Ask Your Question

Angie's List Answers is the trusted spot to ask home improvement and health questions and get answers from service companies, health providers and consumers. For ratings and reviews on companies in your area, search Angie's List.

 
 
or
Submit
Top 30 Days Experts
Rank Leader Points*
1 kstreett 240
2 Guest_9020487 110
3 Guest_9190926 105
4 GoldenKid 100
5 ahowell 95
6 KnowledgeBase 95
7 skbloom 80
8 Guest_98024861 70
9 Guest_9311297 70
10 Guest_9400529 70

*Updates every 4 hours

Browse Projects By Category

Question DetailsAsked on 12/12/2013

hi i have solid oak kitchen cabinets i sand them to bear wood how to staine them and sealer ( red oak ) thsanks

Do you have the same question? Follow this Question


2 Answers

0
Votes

You should go to a website of a good stain manufacturer like Varathane or MinWax, or to a show like THis Old House or Hometime and view one of their videos on cabinet refinishing.

It is not simple, and requires removal of a fair amouont of material,, because if you do not get through ALL the prior stain, you will end up with an inconsistent penetration on the new stain.

One thing you can do, though you will have to test on a scrap or hidden spot,, is use a high-build stain-filler - this is a solid-body stain that wipes on for antiquing and such - rather than penetrating deep into the grain to give the color it acts more like a paint - though you will still have to sand the wood down to no more than a light residual stain color to get uniform results.

I hate to say it, but Red Oak is one of the toughest to restain, because the grain already has two different colors - the regular oak color main body, which takes stain deeper, and the reddish banding, so any failure to sand dwn to the bottom of the prior stain really makes for wide variation in the final color, the same as happens on Cherry - you can end up with very dark stain on part of it, but very little penetration on the rest, giving a really streaky finish.

I really hate to tell a homeowner to shy away from a home improvement project unless it is due to a safety consideration or just plain biting off too big a job for one person, but if you have not refinished cabinets before I would say this is not the way to learn.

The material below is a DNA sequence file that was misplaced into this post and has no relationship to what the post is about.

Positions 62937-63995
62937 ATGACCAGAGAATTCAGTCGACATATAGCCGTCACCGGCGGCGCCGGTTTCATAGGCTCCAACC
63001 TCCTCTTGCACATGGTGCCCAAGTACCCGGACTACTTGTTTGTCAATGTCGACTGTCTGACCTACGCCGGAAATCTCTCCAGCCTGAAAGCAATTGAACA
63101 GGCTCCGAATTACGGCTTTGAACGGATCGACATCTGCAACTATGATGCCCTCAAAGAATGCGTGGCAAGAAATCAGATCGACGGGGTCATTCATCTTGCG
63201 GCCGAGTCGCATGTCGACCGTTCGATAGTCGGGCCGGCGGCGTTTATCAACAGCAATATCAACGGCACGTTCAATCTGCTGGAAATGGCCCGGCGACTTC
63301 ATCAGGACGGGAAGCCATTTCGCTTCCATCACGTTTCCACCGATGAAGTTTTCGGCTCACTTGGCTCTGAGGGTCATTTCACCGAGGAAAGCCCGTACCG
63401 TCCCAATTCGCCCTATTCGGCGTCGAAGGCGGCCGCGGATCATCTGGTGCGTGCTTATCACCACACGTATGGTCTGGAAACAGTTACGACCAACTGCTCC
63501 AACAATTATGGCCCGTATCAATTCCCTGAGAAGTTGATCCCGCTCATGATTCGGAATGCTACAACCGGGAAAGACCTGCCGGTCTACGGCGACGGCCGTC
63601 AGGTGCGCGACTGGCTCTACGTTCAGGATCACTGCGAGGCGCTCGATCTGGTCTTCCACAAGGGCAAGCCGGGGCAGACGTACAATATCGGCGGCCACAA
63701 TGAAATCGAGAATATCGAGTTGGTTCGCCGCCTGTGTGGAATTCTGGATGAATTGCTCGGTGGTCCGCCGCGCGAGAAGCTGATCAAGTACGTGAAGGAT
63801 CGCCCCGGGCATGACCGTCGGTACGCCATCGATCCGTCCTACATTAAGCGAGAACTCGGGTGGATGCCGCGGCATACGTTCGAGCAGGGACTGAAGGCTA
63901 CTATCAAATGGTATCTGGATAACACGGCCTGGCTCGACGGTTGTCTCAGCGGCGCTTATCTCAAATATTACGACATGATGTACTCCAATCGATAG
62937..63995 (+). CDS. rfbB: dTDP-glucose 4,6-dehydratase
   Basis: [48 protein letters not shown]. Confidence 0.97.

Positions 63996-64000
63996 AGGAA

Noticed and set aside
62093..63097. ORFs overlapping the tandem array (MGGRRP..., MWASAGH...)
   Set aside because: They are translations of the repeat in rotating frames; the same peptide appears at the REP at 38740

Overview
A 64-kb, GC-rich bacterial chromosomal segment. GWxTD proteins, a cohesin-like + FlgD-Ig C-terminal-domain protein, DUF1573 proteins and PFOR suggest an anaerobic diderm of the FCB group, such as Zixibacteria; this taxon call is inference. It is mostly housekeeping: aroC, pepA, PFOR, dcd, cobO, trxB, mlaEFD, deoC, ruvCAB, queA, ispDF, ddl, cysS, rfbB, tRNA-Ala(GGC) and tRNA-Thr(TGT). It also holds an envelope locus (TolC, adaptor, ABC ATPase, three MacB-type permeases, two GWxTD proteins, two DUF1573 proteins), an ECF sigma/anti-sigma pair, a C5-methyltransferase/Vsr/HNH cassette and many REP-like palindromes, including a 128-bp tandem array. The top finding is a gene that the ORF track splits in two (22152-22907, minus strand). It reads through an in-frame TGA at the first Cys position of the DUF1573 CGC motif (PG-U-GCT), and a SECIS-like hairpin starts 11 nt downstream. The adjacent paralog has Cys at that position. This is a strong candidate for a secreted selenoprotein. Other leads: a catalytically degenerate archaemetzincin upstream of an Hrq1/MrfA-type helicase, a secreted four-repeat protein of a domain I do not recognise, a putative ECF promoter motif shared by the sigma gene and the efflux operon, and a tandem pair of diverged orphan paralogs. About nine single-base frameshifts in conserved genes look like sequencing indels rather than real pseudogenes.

In addition to refinishing, another alternative which you might be able to do yourself, if you have some woodoworking and finishing skills, is fully sanding just the curved surfaces that will be exposed, then sand to provide grip on the rest of the surfaces and use contat cement glued red oak veneer to overlay the flat surfaces, transition sand to any rounded surfaces, then touch sand and refinish the entire thing. The veneer comes both as sheets of wood veneer, and as peel and stick product, as well of course as imitation wood, which would essentially be making a laminate.

Perhaps Don or Todd will jump in here with their thoughts on whether they think this is a viaqble do it yourself job for a normal homeowner.

Answered 6 years ago by LCD

0
Votes

LCD is correct in that red oak is one of the harder ones to stain, I have even seen goofs by some of the cabinet companies I use. One thought if you really want to do this project is to remove all doors and drawer fronts (I would scratch a number on the back as to where they go) and take them to a furniture stripping place. They could do a better job getting the finish out of all the nooks and cranies. You then would be left with just the flat areas to strip which will be a chore in it self. Once stripped and sanded check with the companies LCD reccomended and get a color you like and get your stain as well as the same companies stain controller. Stain control is a product that evens out the absorption of the stain on difficult woods (I even used it on my pine doors) start out on the back of the drawer fronts as this will be hidden and see how you do and how you like it.

Like LCD said it is not an easy do it yourself job and have seen way to many failures by well meaning homeowners. If it is just scratches and such that are the problem you could do just a screening (scuff sanding) and apply a new coat of poly. The othe choice would be to get a price on cabinet refacing where they will change the doors and drawer fronts and apply matching veneer to the cabinet faces and sides.


Don

Answered 6 years ago by ContractorDon




Related Questions


Terms Of Use
|
Privacy Policy